Status: 9.0/10

Events:  A good trip to Hopkins today.  Labs looked great, white cells are totally normal, and platelets and hematocrit are up.  Got two units of blood anyway – lessened my fatigue, didn’t feel the need for an afternoon nap, walked uphill to an afternoon meeting without any shortness of breath – it’s been awhile for that.

Comments:  The area where I received my transfusions is the same area they use for outpatient chemotherapy.  They have a number of bay window beds with nice views out of the hospital complex, and each unit has a small flat screen TV.  Nurses are high-spirited and optimistic.  I thought I might take a nap during the 2+ hours of transfusion, but it’s far too noisy.  Just spent the time chatting with Lisa.

 Have some travel plans this week, which we’ll talk about tomorrow.  In the meantime, I hope it’s a good week for you.




10 Responses to “”

  1. Judy and Larry Says:

    Oh wow, Bruce. How nice it is to hear that you have pep in your step again. So glad you got a great report today. We pray that things continue to improve for you. Enjoy this week with Lisa and your children. Travel safely.
    Love, Judy

  2. Alan and Joy Says:

    The last few blogs…full of optimism and a looking-forward perspective have been wonderful to read. From day one your perspective of candor and insight combined with a determined style have warmed our hearts and minds. We look forward to seeing you very soon.
    Alan and Joy

  3. Donna Hill Howes Says:

    Bravo on that great report!! And WOW….travel plans, to boot! Nurse Donna says GO FOR IT!! Thrilled that all is going so well.
    Love, Donna

  4. Johnny & Lake Says:

    Absolutely glorious news. Have fun wherever and whatever you’re doing.
    big love, xxx Johnny & Lake

  5. wendy Says:

    you know, past behavior is a predictor or future behavior. That means that things are going to be fabulous…as things have been fabulous lately.. keep that spirit high!!!!!!!!!! believe it and it will be!!!!!!!!!!!!!!

  6. Reggie & Fred Says:

    Great news, Bruce! We’re so thrilled to hear it. Only more good news to come! Love you, Reg & Fred

  7. bob price Says:

    on my way to Baltimore tomorrow, & so happy you’re NOT there to visit this trip. Bruce, can’t stop wiping away the tears of happiness from todays wonderful blog !! bob

  8. Ann Bradley Says:

    Recession. Environmental catastrophe. Cultural depravity. And now this most excellent news! Did you know that your single voice has power to wipe the other from my mental slate? Perhaps, we should bottle that voice. Before long, we would need National Institute of . . . .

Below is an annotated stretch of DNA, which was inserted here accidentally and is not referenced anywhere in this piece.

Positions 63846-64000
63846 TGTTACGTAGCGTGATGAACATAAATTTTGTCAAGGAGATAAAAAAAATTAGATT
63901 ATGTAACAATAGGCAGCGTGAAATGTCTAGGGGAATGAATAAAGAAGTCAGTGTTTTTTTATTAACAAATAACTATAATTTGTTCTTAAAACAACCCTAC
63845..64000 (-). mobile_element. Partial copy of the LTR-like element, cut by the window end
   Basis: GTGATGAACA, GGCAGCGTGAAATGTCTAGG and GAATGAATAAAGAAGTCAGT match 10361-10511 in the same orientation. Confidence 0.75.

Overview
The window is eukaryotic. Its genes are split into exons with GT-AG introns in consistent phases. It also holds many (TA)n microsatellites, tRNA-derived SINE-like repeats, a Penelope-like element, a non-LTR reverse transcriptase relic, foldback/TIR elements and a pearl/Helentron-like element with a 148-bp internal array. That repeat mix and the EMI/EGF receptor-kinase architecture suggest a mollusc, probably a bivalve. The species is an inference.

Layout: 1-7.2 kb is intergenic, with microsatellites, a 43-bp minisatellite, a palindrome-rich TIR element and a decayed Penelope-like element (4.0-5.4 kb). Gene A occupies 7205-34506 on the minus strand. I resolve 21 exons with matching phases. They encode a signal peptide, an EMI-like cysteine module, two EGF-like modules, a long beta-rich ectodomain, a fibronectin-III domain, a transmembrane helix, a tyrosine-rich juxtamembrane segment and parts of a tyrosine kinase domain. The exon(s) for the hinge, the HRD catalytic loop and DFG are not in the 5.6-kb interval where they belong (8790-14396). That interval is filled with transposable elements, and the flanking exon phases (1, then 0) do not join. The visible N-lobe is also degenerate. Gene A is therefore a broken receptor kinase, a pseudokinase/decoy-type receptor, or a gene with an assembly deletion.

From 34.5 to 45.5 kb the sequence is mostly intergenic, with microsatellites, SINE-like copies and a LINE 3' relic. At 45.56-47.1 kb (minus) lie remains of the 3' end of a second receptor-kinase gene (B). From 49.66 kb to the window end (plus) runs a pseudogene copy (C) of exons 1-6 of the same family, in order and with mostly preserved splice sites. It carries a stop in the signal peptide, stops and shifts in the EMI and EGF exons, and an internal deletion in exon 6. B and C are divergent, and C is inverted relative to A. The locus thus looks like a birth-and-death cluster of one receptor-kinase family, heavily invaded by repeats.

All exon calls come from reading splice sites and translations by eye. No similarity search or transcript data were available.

Unexpected company prevented until today the delivery promised last week. I expect (again) to send Pat’s book at noon. Ann

  9. Bill Schaffaner Says:

    Hi Bruce:

    The news in your posts keeps me smiling. I continue to be very encouraged by your lab results.

    I’m just re-reading your description of the OPD experience and once again, I have been impressed with your careful observation and analysis of the events and circumstances in which you now find yourself (astute epidemiologist that you are.) Amazing how important parking is. Parking is how you enter and exit the experience and not enough attention is given to it. St. Thomas used to have very genial attendants – they made you smile and it influenced your experience as a patient.

    Parking can also have an impact on a clinical study. I just heard this story last week. One of new junior ID faculty is studying the immunogenicity of influenza vaccine in the senior population (some very senior), looking for correlations with general indices of frailty.

    As such, she has a questionnaire that her volunteers fill out – and they all over-assess their capacity. They don’t like to admit to any index of frailty.

    Then the powers-that-be moved the parking from close and convenient to farther away and more arduous. Now the comments and complaints started – and a new measure of frailty/capacity was developed!

    That said, I’m glad you’re making it uphill as your exercise tolerance improves. One geriatrician says the best frailty index is the simplest: are you a fast-walker or a slow-walker?

    Keep moving rapidly!



  10. Gail Lehmann Says:

    We are delighted to hear the good news. Keep writing and we will keep reading.
    Gail & Mark

Leave a Reply

Fill in your details below or click an icon to log in:

WordPress.com Logo

You are commenting using your WordPress.com account. Log Out /  Change )

Google+ photo

You are commenting using your Google+ account. Log Out /  Change )

Twitter picture

You are commenting using your Twitter account. Log Out /  Change )

Facebook photo

You are commenting using your Facebook account. Log Out /  Change )


Connecting to %s

%d bloggers like this: